Eagle rays (Myliobatis aquila) are an iconic South African marine species. Small, but charming, these rays are found along the entire length of our coastline, and range as far as the Black Sea and the African East Coast. These charismatic animals have long been a favourite of visitors - big and small - at the Two Oceans Aquarium, but how much do you really know about them?
What do they look like?
The defining characteristic of eagle rays is the shape of their fins - each fin is triangular, giving the whole animal a rhombus-shaped disc appearance when viewed from above or below. Their snouts are quite large and rounded and their tails are slender, with a small dorsal fin where it connects to the body and with a single large defensive spine.
Although the eagle rays at the Two Oceans Aquarium are quite small, older eagle rays in the open ocean reach sizes up to just under 80cm across and about 2m from nose to tail tip. Eagle rays can grow to about 25kg and are known to live for over 20 years.
Typically, eagle rays have white bellies and black backs, but their colouration can vary depending on their habitat and some can appear very pale. This colouration serves as countershading camouflage and helps the rays blend into the seafloor.
Where do they live?
The range of eagle rays stretches from the North Sea in the Atlantic, around the tip of South Africa and up the coast of East Africa to Kenya. They also inhabit the Black Sea and the Mediterranean Sea. Despite their wide range, they are most common around South Africa.
Eagle rays have been spotted in a variety of environments but show preference to sandy-bottomed coastlines where they typically prefer shallow waters less than 50m deep. However, they have been found at depths of up to 800m. Because of their preference for sandy bottoms, shallow lagoons and brackish river mouths often see large aggregations of eagle rays.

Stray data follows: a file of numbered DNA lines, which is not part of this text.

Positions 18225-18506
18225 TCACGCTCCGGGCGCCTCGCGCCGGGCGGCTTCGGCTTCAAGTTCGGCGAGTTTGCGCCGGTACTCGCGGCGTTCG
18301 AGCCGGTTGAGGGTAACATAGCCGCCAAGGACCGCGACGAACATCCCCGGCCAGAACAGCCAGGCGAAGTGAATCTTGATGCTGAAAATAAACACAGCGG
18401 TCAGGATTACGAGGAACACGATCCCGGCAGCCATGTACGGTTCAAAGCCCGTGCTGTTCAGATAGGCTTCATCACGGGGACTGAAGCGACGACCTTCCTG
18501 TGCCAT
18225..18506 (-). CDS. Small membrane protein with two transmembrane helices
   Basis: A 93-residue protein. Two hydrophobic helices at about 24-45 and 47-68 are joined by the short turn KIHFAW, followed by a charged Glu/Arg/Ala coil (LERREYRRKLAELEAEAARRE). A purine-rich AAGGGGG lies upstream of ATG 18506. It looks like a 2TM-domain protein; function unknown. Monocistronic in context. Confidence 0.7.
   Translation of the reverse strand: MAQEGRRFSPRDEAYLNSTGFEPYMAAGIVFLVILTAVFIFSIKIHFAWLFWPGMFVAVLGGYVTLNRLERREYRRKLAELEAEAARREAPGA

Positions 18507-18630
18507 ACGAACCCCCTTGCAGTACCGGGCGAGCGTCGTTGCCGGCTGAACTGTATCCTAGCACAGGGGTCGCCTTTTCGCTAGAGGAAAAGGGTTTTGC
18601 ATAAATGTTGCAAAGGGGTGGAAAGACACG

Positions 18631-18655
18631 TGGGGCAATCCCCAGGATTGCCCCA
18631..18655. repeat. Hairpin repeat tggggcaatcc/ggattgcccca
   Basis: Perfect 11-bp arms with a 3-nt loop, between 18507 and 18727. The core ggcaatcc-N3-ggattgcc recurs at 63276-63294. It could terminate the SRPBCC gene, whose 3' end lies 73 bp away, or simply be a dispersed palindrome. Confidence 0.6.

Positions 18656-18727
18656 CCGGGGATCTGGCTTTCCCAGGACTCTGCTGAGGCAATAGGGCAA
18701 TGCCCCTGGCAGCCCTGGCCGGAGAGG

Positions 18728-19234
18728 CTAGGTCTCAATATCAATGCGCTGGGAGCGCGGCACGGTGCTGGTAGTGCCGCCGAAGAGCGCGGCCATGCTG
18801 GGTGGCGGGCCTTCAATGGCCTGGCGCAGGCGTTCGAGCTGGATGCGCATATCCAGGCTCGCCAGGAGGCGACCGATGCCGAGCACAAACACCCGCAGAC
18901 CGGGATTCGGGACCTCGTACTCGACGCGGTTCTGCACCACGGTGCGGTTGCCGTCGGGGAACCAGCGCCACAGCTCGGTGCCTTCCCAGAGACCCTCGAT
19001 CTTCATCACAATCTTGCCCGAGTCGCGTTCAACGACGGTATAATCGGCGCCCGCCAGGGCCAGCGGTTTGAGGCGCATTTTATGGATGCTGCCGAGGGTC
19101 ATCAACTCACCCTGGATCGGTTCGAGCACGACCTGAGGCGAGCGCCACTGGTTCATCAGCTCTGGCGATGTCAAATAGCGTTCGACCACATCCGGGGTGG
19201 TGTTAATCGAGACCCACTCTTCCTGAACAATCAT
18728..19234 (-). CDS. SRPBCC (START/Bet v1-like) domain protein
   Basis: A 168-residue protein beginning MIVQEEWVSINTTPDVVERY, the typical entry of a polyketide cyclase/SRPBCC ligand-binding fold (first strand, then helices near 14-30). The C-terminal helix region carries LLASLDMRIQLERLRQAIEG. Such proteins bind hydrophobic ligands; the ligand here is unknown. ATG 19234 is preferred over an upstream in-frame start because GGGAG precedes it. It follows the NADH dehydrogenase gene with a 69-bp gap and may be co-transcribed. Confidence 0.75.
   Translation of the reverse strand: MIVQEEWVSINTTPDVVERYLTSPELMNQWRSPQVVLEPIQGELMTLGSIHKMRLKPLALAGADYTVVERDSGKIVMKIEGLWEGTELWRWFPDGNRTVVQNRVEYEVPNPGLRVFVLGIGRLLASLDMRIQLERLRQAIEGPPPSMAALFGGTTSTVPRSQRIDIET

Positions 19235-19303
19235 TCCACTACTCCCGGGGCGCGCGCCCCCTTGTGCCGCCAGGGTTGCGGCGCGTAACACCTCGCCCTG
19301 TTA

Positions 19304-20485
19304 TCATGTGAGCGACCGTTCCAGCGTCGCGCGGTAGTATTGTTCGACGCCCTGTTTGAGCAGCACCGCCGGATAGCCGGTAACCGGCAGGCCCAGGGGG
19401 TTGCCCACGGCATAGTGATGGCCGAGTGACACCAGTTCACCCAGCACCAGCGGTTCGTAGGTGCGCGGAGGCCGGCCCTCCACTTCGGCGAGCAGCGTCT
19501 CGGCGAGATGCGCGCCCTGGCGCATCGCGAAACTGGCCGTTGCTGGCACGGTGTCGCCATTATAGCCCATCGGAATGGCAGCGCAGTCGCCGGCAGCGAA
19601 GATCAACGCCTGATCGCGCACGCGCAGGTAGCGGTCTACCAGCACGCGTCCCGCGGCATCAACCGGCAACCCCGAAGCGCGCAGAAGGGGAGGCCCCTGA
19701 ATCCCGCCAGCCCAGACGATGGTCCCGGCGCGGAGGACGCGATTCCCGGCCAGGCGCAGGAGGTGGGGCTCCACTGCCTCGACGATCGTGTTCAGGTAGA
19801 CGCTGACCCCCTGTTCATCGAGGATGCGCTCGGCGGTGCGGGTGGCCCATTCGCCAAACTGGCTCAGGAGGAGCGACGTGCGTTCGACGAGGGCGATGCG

What animals are they related to?
These eagle rays belong to a family of fish called the Myliobatidae, which includes all other types of eagle rays and also manta rays. Rays belong to the same group of fish as sharks - animals that have cartilaginous skeletons.
Recently, taxonomists at the IUCN have begun to wonder if all the "common eagle rays" are actually one species or not, and genetic work is being done to see if those found around West Africa and the Mediterranean are truly the same species as the ones in South Africa. These two populations do have some size and colouration differences - so it's possible the South African eagle rays may be unique.
What do they eat?
Eagle rays are predators that use sensitive organs in their snouts called ampullae of Lorenzini to detect electric signals of crustaceans and shellfish hiding on the seabed. They are also able to detect worms and snails burrowing in the sand and will eat small fish if given the chance. Instead of sharp teeth like many predators, eagle rays have jaws covered in flattened, interlocking teeth that they can use to grind up and crush hard shells.
How do they reproduce?
Eagle rays are ovoviviparous, which means that the mother keeps the eggs inside her body until they hatch. A mother eagle ray will keep a clutch of three to seven hatched pups incubated and will feed them from special glands once their eggs' yolk sacs are depleted. After about eight months, the mother will give birth to live, fully-developed young.
What risks do they face?
It is unclear how human activities are affecting eagle rays in the ocean. In the Mediterranean, fishing pressures have caused significant population drops, but surveys on South African populations show that they are not declining as a result of fisheries. However, because of eagle rays' dependence on shallow, sandy habitats, they are at risk due to coastal development and pollution of these environments.
If you love seafood and want to support fisheries that limit bycatch and don't contributing to the decline of our ocean diversity, check out the WWF SASSI Green List.
Where do the eagle rays at the Aquarium come from?
The eagle rays at the Aquarium are a combination of rays that have either hatched here, or rays that were caught as bycatch by local fishermen and given to us (we do not incentivise bycatch). Small eagle rays then go into the Ray Pool in the Skretting Diversity Gallery, a favourite exhibit for kids.
When they get larger, these rays are then rehomed to the I&J Ocean Exhibit. Because of their long lives and slow growth rates, eagle rays can spend several years in this exhibit. On a case-by-case basis, we assess the behaviours and space requirements of these rays and release any that outgrow the exhibit.